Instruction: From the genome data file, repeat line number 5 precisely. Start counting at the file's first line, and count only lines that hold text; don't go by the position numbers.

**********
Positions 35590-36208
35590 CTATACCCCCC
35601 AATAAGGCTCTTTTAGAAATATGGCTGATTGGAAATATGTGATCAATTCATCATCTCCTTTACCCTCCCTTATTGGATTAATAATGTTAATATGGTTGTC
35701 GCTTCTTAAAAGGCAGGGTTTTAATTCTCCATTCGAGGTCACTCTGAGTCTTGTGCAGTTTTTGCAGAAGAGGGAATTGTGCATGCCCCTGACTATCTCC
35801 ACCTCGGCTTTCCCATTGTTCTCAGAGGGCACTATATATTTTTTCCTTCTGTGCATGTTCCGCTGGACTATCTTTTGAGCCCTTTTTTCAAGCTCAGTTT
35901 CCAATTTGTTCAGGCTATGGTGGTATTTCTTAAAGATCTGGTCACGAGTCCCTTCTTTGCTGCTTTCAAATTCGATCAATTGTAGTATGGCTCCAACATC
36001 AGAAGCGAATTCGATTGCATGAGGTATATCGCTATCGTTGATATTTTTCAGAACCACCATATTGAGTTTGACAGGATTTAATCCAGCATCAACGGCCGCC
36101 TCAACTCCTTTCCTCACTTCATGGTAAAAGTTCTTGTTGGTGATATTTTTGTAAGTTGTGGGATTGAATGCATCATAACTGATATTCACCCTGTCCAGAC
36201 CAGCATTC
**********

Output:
35801 ACCTCGGCTTTCCCATTGTTCTCAGAGGGCACTATATATTTTTTCCTTCTGTGCATGTTCCGCTGGACTATCTTTTGAGCCCTTTTTTCAAGCTCAGTTT